by Jody Schimmel and David C. Stapleton

The authors use longitudinal Social Security administrative data to produce statistics on the number of Disability Insurance (DI) and Supplemental Security Income (SSI)-only beneficiaries whose cash benefits were first suspended or terminated because of work and on the number of months thereafter that those beneficiaries remained in nonpayment status before their return to the program rolls, attainment of the full retirement age, or death—for each year from 2002 through 2006. We also explore differences by program title (DI versus SSI-only) and by participation in the Ticket to Work program. Finally, we examine outcome payments made on behalf of Ticket to Work participants in months of nonpayment status following suspension or termination because of work.

Social Security Disability Beneficiaries with Work-Related Goals and Expectations
from Social Security Bulletin, Vol. 71 No. 3 (released August 2011)
by Gina A. Livermore

This study uses survey and administrative data to analyze the characteristics of working-age Social Security Disability Insurance and Supplemental Security Income beneficiaries who report having work goals or expectations, and the extent to which these beneficiaries become employed and leave the disability rolls during a 4-year period.

Longitudinal Statistics on Work Activity and Use of Employment Supports for New Social Security Disability Insurance Beneficiaries
from Social Security Bulletin, Vol. 71 No. 3 (released August 2011)
by Su Liu and David C. Stapleton

Longitudinal statistics on the employment activities of Social Security Disability Insurance beneficiaries offer a different perspective than the Social Security Administration's published statistics, which are based on annual data, and have important policy implications.

Employment among Social Security Disability Program Beneficiaries, 1996–2007
from Social Security Bulletin, Vol. 71 No. 3 (released August 2011)
by Arif Mamun, Paul O'Leary, David C. Wittenburg, and Jesse Gregory

Using linked administrative data from program and earnings records, we summarize the 2007 employment rates of working-age (18–64) Social Security disability program beneficiaries at the national and state levels, as well as changes in employment since 1996. Substantial variation exists within the population. Disability Insurance beneficiaries and those younger than age 40 were much more likely to work relative to other Social Security beneficiaries. There are also strong regional differences in the employment rates among disability beneficiaries of working age, and these differences are persistent over time.

Longitudinal Patterns of Participation in the Social Security Disability Insurance and Supplemental Security Income Programs for People with Disabilities
from Social Security Bulletin, Vol. 71 No. 2 (released May 2011)
by Kalman Rupp and Gerald F. Riley

We analyze longitudinal interactions in benefit eligibility between the Disability Insurance and Supplemental Security Income programs and the lags arising from processing time in receiving the first payment, based on Social Security administrative records. We find that longitudinal interactions enhancing the bundle of cash benefits available for awardees over a 60-month period is much more common than apparent from cross-sectional data and identify distinct patterns of longitudinal interactions between the two programs. SSI plays an especially important role in providing benefit eligibility during the 5-month DI waiting period. Transition to nonbeneficiary status is more prevalent among SSI awardees because of exits attributable to the SSI means test. We also find that there is substantial variation in the lag in receiving the first disability payment.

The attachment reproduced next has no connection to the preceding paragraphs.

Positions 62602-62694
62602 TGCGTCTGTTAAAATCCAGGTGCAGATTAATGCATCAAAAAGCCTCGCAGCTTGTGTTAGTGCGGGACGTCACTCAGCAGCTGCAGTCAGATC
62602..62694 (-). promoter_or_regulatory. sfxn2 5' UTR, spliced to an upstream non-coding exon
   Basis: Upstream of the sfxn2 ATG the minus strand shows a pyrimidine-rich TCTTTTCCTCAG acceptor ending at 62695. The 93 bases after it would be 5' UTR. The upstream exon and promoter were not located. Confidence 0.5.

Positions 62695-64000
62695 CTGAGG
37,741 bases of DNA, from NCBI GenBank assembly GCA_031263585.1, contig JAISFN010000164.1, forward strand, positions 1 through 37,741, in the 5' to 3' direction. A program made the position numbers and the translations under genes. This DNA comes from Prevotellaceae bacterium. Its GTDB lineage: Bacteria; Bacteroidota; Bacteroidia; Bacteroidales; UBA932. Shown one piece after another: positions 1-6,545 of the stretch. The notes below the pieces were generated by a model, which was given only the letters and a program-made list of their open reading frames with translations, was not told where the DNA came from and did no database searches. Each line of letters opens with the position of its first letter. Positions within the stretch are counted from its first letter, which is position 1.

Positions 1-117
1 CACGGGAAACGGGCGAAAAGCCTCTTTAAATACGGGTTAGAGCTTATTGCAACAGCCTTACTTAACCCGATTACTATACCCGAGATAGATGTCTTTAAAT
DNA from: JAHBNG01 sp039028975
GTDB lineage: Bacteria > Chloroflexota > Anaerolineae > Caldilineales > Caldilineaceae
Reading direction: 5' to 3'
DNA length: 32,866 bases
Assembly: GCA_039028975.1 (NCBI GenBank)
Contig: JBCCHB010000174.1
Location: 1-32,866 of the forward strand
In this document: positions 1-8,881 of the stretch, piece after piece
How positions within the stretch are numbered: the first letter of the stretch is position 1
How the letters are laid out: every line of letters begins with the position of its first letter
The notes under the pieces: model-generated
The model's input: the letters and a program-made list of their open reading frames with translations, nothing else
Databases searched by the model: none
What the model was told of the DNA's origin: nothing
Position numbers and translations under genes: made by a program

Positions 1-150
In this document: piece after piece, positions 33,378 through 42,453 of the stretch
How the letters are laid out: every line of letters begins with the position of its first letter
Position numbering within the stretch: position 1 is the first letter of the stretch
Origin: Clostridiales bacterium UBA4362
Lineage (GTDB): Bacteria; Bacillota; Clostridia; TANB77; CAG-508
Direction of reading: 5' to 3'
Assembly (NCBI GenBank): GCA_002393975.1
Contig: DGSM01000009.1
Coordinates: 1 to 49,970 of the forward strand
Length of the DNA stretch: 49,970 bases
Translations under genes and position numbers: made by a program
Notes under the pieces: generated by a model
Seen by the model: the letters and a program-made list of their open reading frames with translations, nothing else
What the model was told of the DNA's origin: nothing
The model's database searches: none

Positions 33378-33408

Distributional Effects of Reducing the Social Security Benefit Formula
Policy Brief No. 2010-02 (released November 2010)
by Glenn R. Springstead

A person's Social Security benefit, or primary insurance amount (PIA), is 90 percent of the lowest portion of lifetime earnings, plus 32 percent of the middle portion of lifetime earnings, plus 15 percent of the highest portion of lifetime earnings. This policy brief analyzes the distributional effects of three options (the three-point, five-point and upper) discussed by the Social Security Advisory Board to reduce the PIA. The first option would reduce the PIA by 3 percentage points; the second would reduce it by 5 percentage points; and the third would reduce the 32 and 15 percentages of the PIA to 21 and 10 percent, respectively. The third option would exempt about one quarter of the lowest earning beneficiaries, while reducing benefits by a median average of 19 percent in 2070. None would eliminate Social Security's long-term fiscal imbalance, although the third option would eliminate more (76 percent) of the deficit than the three-point (18 percent) and five-point (31 percent) options.